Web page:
Following the destruction of her entire Port-au-Prince neighbourhood in the 2010 earthquake and a subsequent series of cholera outbreaks, she put what little savings she had towards an escape by boat to South America.
“Port-au-Prince wasn’t a city any more when I left,” she told Al Jazeera. “Just a mountain of garbage – that’s what we climbed out of.”
After struggling in Brazil, she left her children with friends and begin a four-month journey by foot to Tijuana, hoping to eventually gain asylum in the US. She said she was kidnapped and robbed by gunmen along the way, and spent an entire month lost with other Haitian travellers in the jungle of Panama.
Arriving in Mexico in 2018, the authorities detained her for two months for illegal entry. A typo on the identification document she was later granted means she is still considered illegal, however, and cannot obtain medical care.
Many of her friends have left to cross the border in recent months, but she said she has given up on dreams of gaining asylum in the US. She speaks frequently by phone with her children in Brazil, but she fears for their safety, too.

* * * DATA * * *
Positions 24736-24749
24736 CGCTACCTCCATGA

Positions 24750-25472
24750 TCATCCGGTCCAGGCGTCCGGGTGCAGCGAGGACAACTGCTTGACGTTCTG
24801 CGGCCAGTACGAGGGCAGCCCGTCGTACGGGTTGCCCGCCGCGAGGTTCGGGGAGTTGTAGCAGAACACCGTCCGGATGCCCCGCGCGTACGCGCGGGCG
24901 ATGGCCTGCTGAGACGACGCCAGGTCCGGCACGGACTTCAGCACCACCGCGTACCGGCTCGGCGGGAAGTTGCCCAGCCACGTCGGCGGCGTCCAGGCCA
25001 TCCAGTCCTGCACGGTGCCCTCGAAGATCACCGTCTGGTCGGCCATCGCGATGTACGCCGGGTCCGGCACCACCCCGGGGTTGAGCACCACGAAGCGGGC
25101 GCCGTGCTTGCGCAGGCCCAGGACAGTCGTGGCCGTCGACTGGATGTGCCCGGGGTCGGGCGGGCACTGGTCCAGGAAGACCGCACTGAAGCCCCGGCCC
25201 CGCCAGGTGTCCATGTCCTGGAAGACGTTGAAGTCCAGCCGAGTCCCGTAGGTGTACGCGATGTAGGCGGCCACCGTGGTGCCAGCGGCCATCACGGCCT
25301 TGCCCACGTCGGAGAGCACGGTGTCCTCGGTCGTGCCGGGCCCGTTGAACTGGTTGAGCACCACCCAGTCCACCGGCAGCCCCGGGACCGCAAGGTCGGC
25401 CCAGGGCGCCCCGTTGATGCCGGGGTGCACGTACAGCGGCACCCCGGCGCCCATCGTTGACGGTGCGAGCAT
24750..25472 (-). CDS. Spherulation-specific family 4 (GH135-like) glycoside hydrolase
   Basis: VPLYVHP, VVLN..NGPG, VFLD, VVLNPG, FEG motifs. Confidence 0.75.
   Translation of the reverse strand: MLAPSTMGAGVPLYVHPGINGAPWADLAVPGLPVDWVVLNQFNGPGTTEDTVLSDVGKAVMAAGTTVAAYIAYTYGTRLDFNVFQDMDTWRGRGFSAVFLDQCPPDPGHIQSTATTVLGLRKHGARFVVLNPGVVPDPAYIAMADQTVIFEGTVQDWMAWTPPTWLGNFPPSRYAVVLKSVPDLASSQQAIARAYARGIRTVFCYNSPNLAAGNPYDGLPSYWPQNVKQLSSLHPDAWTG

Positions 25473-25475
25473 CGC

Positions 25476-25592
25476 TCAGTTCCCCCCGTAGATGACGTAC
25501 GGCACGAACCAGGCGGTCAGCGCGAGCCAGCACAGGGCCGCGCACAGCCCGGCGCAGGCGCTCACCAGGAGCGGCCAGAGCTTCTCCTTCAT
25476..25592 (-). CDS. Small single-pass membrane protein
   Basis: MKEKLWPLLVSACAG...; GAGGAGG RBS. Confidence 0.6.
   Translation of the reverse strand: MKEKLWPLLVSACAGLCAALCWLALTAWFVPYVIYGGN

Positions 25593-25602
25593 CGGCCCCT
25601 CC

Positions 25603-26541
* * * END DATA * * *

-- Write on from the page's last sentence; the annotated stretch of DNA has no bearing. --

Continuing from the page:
“I don’t know what to do, or how to see my babies again,” said Stephanie, who lives in a room with a dozen other people and ekes out a living by cooking at a Haitian restaurant. “I can’t go back, but there’s nowhere to move forward. I’m just trapped here.”
Tijuana police authorities did not respond to multiple requests for comment from Al Jazeera about Stephanie’s case, and other allegations of police discrimination against Haitians in the city.
Last summer, anti-racism protests erupted around El Chaparral, spurred in part by the alleged murder of a Haitian man at the hands of local police officers, and what activists say is a wave of arbitrary detention targeting the Black community.
But not much has changed, Haitian asylum seekers say, and with each passing day, more are losing hope of reaching the US.
Edile Eglaus said he also feels trapped in Tijuana, where he, his wife and their two children live in crushing poverty in a migrant shelter on the city’s outskirts, surviving off care packages delivered by charities.
He said his family was robbed and lost all their documents during their long journey to Mexico. But Eglaus said gang members recently murdered his cousin in Haiti, so going back now is out of the question.
“My family had nothing in Haiti, no house, no food, no money,” Eglaus said. “No matter what, returning to that is impossible.”
*Names changed to protect identities amid fears of retribution